Dedicated to Miss Khairiah.
A few nights ago, while Kay and I were heavily into our ‘food talk'(trust me, it’s endless), she mentioned of the little cozy cafe I’ve been yearning to go to. For someone like her who now temporarily resides in the UK and has actually had the leisure of going there during her short break here, I figured, “Ni tak boleh jadi ni!”
This went back sometime late last year when I first set my eyes on the lovely interior of Winter Warmers while I was out with my mom. Captivated by the English set up, with pretty wallpaper adorning the walls, I vowed to one day have tea there alongside delicious buttered scones.
Not wasting any time, by recommendations from Kay the Great, my mom and I were already comfortably perched on the cushioned seats of Winter Warmers for tea by the next day having more than just tea and scones. Tea for two was served in delicate china accompanied by a 3-tier tray of cakes, sandwiches, scones, fruits and biscuits with two seperate pots of black tea to each one’s liking.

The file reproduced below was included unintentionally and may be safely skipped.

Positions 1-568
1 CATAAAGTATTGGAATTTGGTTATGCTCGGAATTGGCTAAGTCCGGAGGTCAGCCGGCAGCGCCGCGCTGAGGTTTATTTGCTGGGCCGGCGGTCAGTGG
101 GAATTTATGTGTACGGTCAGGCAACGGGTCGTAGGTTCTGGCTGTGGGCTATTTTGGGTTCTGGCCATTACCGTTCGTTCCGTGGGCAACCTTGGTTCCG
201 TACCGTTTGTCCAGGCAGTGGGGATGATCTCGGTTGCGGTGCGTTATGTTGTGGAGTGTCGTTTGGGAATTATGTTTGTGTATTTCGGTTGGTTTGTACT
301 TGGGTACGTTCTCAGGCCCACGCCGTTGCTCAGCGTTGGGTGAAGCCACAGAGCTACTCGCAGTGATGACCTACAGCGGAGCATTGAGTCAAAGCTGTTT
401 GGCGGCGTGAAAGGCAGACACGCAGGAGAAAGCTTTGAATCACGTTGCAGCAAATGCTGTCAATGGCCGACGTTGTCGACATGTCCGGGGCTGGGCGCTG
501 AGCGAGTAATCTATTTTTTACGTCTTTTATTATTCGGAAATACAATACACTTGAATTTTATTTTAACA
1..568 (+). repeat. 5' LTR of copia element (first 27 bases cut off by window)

Now if you’re starting to think that Black Tea is actually blackened tea, allow me to enlighten you. Black tea is actually produced from tea leaves that are fully oxidized before being dried to a maximum of 18 hours. The whole process of obtaining the optimum refined tea leaves causes the leaves to turn shades darker thus why it is known as Black Tea. Darjeeling, Earl Grey and Ceylon are among the many known ones.
Although a tad bit pricey on the pricings, this place creates a tranquil ambience of a cozy English atmosphere. Also available for breakfast, lunch and dinner. Those interested, Winter Warmers can be found in Ikano Power Centre and The Curve, Mutiara Damansara.
In nothing more is the English genius for domesticity more notably declared than in the institution of this festival – almost one may call it – of afternoon tea….The mere chink of cups and saucers tunes the mind to happy repose.” –George Gissing (The Private Papers of Henry Ryecroft)